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Plemmons v. State – Making Plemonade out of Plemons

Plemmons v. State, A13A2452, February 18, 2014.  Glenn Plemmons was convicted by a jury in Forsyth County, Cumming, Georgia of DUI less safe and driving on the wrong side of the road.  Plemmons appealed after the trial court found that he had suffered a serious injury which negated the need for an arrest and reading of implied consent under Hough v. State, 279 Ga. 711, 713 (2005).  Of course, Plemmons was right as O.C.G.A. 40-5-55 cited in Hough, supra, provides “the term “traffic accident resulting in serious injuries or fatalities” means any motor vehicle accident in which a person was killed or in which one or more persons suffered a fractured bone, severe burns, disfigurement, dismemberment, partial or total loss of sight or hearing, or loss of consciousness.” A cut on the forehead does not fit in any of these categories wherein lies the Plemmons.

Not to be deterred, the Court of Appeals decided to make Plemonade from Plemmons. Plemmons had run off the road and hit a fire hydrant. He had a cut on his forehead and was bleeding.  Because of his injuries, no field tests were performed and he was taken to the hospital for treatment and not arrested and taken to jail but rather released on a copy of DUI charges or tickets.  After the Officer gave him his DUI tickets, he read him implied consent rights for state chemical testings of either his blood, breath, or urine which Plemmons refused.  It is not clear from the opinion what kind of test was requested. The only evidence of impairment was an odor of alcohol, his driving, slurred speech, the consumption of a few beers, and staggering. So in fact, Plemmons had been placed under arrest for purposes of implied consent, see Hough, supra, and was indeed proper under what amounts to the right for any reason rule.  This rule which had heretofore been applied only to cases involving de novo review and usually only in the context of the affirmance of civil summary judgment motions has now apparently been extended to criminal cases involving the erroneous standard. The city of Gainesville, v. Dodd, 275 Ga. 834, 573 S.E.2d 369 (2002) (where the Georgia Supreme Court took great pains in differentiating the “right for any reason” rule and the “erroneous legal theory exception,” and limiting the right for any reason rule to de novo appellate review.) It is also not clear if the parties in Plemmons briefed the issue of custodial arrest for purposes of implied consent but it does not appear from the recitation of facts that it was raised by the prosecution at the trial court level.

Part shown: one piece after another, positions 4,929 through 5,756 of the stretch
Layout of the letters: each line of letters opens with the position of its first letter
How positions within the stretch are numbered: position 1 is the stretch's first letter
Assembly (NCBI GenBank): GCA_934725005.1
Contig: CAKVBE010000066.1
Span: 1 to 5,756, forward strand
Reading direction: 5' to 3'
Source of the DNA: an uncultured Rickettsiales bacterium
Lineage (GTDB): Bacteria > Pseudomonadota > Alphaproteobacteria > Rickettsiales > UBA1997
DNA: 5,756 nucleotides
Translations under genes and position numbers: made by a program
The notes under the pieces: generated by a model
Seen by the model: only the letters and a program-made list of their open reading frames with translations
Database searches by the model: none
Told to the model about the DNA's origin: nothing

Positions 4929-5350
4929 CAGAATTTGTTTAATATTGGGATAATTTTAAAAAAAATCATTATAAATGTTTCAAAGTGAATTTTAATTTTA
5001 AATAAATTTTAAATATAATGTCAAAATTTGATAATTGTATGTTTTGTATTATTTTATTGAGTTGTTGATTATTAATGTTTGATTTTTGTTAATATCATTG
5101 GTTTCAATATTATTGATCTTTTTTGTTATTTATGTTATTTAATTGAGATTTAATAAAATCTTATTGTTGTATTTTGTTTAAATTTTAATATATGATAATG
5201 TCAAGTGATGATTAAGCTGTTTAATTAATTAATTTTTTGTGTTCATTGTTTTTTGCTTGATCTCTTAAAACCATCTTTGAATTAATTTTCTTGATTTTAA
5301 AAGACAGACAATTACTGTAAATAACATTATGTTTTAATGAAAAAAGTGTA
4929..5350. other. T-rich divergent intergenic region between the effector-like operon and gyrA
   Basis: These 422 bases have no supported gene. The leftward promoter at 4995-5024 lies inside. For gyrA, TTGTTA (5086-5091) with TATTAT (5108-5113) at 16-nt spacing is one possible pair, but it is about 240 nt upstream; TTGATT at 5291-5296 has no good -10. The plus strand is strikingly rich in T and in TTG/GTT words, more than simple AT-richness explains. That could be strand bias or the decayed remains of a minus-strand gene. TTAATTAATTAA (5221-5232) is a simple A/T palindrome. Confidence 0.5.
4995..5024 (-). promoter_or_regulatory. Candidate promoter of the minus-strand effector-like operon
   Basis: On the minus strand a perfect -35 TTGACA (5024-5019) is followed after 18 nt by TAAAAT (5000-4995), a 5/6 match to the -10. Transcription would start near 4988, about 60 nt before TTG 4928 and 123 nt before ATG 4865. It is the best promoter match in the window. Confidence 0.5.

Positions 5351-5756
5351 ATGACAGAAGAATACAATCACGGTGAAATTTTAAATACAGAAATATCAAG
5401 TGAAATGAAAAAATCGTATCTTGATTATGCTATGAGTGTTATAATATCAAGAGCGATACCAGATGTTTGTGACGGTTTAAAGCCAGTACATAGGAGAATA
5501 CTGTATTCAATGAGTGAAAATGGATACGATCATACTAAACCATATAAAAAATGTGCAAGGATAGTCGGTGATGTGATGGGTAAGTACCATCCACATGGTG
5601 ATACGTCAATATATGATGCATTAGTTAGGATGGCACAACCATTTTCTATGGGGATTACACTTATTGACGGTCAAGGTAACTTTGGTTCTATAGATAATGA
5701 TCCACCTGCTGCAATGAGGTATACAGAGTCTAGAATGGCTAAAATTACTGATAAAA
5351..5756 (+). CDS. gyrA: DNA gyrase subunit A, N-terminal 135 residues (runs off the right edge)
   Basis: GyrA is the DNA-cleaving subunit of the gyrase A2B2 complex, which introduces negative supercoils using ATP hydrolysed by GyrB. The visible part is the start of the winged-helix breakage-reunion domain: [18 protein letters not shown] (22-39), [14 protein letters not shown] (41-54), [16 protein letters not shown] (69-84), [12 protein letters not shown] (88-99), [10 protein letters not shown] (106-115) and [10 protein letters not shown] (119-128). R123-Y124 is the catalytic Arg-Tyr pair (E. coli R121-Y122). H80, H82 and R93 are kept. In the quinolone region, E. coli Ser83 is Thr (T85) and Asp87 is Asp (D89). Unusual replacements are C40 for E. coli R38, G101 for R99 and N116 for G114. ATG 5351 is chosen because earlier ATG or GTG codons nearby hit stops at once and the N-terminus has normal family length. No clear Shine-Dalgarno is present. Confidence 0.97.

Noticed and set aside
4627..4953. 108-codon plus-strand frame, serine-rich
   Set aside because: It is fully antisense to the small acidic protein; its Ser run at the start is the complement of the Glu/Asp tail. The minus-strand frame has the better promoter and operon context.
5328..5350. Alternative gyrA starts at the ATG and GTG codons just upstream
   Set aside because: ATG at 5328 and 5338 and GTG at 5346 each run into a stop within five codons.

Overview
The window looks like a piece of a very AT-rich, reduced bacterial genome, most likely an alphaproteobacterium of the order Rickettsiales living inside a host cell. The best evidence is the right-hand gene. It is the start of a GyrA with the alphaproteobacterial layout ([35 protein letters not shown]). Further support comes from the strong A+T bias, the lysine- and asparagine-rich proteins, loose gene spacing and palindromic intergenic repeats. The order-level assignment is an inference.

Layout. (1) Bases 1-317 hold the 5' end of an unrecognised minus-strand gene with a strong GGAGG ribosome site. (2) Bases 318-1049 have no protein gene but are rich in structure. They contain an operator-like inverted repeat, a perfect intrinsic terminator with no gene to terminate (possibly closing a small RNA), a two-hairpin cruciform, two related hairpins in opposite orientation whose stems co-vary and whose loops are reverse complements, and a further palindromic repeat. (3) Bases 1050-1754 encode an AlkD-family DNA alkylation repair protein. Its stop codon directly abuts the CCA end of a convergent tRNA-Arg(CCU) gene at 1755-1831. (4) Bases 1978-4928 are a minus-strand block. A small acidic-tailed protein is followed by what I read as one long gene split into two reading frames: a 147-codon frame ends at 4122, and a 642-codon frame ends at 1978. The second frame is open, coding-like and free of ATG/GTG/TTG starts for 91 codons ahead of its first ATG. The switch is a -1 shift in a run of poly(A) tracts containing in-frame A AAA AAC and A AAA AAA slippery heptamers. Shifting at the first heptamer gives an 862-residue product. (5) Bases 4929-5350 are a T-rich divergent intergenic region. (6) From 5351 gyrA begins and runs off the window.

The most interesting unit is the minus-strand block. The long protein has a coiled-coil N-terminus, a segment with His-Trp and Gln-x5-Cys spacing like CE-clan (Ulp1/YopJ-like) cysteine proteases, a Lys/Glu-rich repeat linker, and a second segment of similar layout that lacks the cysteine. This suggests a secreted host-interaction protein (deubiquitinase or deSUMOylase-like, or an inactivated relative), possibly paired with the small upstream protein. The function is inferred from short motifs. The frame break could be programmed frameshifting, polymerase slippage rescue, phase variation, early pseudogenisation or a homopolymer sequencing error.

Plemmons also challenged the sufficiency of the evidence as only one of two police a the scene smelled alcohol but that is purely a jury issue and won’t be reversed on appeal if any evidence is of record to support the verdict.

-Author: George Creal